Ludwig Wittgenstein

Ludwig Wittgenstein was an Austrian and English philosopher (1889-1951). The only work he published in his lifetime was TractatusLogicoPhilosophicus. He was a professor of philosophy at the UniversityOfCambridge? in the UnitedKingdom, and succeeded by GeorgHenrikVonWright?. The UniversityOfBergen? in Bergen, Norway has published a CDROM electronic edition of Wittgenstein's Nachlass, http://www.hit.uib.no/wab/.


One of Wittgenstein's more famous students was AlanTuring. The TuringTest can be seen as an application of the philosophy of the LateWittgenstein to the problem of artificial intelligence. -- BretPettichord
"By his own philosophical work and through his influence on several generations of other thinkers, Wittgenstein transformed the nature of philosophical activity in the English-speaking world. From two distinct approaches, he sought to show that traditional philosophical problems can be avoided entirely by application of an appropriate methodology, one that focuses on analysis of language."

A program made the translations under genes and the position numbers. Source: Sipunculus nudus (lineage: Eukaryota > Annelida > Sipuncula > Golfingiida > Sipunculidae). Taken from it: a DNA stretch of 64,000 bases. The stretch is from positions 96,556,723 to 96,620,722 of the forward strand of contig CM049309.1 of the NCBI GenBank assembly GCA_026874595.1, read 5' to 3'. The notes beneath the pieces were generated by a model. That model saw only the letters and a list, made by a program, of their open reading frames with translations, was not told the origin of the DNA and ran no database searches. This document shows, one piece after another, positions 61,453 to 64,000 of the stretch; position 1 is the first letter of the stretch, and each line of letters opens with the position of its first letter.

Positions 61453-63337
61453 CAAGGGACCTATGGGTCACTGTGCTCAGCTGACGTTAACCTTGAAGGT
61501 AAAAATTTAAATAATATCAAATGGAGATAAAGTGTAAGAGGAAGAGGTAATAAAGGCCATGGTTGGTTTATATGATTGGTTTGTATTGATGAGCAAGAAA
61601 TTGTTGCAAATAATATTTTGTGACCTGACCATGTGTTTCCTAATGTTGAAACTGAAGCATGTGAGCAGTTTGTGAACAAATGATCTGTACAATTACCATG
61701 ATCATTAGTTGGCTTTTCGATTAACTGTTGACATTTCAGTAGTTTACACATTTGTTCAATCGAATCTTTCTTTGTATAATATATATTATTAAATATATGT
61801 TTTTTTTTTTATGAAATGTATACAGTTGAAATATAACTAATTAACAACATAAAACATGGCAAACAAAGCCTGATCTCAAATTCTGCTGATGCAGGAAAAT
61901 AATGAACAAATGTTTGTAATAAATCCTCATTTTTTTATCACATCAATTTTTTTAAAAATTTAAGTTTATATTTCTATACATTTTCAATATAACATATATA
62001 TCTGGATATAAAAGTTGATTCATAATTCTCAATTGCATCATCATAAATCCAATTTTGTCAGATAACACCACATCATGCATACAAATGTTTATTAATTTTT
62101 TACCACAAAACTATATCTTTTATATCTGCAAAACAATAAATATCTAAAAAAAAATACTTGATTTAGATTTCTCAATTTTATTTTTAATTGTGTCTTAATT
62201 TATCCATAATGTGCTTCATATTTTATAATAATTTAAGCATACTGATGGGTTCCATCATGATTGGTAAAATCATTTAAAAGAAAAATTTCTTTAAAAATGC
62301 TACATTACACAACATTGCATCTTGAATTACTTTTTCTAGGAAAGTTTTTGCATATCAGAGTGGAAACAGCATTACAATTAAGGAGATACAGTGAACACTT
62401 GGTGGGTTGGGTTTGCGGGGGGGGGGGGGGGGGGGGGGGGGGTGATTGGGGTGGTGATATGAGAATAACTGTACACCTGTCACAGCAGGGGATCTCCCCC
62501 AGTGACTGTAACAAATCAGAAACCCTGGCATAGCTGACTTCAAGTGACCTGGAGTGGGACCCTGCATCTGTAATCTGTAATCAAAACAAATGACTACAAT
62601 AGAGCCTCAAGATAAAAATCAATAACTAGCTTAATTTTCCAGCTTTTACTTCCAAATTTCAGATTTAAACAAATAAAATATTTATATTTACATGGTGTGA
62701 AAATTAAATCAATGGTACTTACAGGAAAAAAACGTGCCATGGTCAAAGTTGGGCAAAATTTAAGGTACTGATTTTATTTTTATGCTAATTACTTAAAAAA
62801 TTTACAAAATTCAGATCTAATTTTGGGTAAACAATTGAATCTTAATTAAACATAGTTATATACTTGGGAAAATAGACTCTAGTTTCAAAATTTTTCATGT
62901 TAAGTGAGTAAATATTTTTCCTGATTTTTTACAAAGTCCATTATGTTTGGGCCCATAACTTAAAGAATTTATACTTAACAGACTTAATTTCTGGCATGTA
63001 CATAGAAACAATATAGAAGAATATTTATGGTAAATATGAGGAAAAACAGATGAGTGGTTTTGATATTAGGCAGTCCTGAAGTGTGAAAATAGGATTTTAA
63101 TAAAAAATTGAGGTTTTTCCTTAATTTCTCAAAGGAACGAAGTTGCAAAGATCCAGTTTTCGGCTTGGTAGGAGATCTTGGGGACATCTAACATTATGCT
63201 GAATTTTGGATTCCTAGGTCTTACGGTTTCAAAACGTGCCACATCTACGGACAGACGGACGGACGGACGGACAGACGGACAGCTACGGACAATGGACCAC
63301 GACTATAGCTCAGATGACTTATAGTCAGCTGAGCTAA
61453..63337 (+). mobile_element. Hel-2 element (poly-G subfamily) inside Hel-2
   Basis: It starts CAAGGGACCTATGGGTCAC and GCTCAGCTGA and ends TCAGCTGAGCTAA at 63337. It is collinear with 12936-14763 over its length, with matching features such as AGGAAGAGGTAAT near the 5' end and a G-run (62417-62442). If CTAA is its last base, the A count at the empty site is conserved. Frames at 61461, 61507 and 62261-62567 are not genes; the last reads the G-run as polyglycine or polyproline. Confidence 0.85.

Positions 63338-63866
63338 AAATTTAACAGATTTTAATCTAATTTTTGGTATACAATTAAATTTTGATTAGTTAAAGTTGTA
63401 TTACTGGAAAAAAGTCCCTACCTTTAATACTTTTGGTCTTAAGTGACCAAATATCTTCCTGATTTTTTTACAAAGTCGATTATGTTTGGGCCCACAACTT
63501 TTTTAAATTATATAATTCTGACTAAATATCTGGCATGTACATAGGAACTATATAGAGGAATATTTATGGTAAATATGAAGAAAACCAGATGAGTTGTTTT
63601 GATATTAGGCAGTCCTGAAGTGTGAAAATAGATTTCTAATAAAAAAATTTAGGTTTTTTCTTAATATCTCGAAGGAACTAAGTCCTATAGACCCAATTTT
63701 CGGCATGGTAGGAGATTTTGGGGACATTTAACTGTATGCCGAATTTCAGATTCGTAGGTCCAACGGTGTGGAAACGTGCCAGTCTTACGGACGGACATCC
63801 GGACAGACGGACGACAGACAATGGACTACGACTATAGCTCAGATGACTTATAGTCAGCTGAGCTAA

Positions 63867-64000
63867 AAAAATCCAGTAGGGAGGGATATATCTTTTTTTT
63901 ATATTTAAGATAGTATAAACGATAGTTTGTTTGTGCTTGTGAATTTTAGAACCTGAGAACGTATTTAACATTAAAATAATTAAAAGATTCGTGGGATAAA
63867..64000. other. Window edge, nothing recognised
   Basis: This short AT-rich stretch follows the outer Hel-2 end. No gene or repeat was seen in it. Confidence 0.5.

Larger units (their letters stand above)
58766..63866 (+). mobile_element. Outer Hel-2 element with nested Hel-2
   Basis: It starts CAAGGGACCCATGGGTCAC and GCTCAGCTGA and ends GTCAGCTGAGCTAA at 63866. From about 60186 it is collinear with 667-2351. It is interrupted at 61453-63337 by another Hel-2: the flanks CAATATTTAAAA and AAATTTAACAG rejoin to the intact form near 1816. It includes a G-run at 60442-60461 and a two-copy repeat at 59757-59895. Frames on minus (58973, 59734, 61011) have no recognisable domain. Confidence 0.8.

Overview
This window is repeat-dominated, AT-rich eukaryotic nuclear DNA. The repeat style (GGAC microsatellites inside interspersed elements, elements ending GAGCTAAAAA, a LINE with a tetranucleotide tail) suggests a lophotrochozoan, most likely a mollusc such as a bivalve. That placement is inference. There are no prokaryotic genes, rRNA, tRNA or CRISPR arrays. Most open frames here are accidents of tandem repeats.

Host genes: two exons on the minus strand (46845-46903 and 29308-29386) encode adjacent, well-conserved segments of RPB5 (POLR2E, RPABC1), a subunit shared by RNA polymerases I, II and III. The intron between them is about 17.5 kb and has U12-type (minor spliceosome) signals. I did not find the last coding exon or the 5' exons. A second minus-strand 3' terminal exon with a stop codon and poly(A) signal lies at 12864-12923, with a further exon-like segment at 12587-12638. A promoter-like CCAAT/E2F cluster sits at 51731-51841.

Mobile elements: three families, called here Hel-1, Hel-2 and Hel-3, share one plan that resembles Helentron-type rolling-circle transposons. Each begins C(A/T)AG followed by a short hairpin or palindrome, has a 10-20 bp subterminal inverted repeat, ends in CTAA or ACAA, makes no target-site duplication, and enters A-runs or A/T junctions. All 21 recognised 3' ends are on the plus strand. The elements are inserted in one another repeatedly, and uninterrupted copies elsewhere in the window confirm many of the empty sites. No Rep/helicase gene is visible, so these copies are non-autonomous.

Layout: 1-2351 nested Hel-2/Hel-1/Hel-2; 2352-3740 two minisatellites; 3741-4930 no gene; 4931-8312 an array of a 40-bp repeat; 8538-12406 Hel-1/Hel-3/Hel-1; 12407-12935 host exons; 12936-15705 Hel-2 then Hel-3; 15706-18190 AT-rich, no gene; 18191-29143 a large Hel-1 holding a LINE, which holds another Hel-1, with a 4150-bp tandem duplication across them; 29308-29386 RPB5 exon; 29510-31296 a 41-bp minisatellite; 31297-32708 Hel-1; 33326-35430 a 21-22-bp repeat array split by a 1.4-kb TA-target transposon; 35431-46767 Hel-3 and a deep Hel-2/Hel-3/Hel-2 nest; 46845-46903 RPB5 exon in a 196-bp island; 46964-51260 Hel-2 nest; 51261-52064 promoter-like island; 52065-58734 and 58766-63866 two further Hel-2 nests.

"On Wittgenstein's view, the world consists entirely of facts."

(Tractatus 1.1) "Human beings are aware of the facts by virtue of our mental representations or thoughts, which are most fruitfully understood as picturing the way things are."

(Tractatus 2.1) "These thoughts are, in turn, expressed in propositions, whose form indicates the position of these facts within the nature of reality as a whole and whose content presents the truth-conditions under which they correspond to that reality."

(Tractatus 4) "Everything that is true—that is, all the facts that constitute the world—can in principle be expressed by atomic sentences. Imagine a comprehensive list of all the true sentences. They would picture all of the facts there are, and this would be an adequate representation of the world as a whole."

from: http://www.philosophypages.com/hy/6s.htm


CategoryScientist CategoryAuthor CategoryPhilosophy

EditText of this page (last edited November 1, 2011) or FindPage with title or text search

Why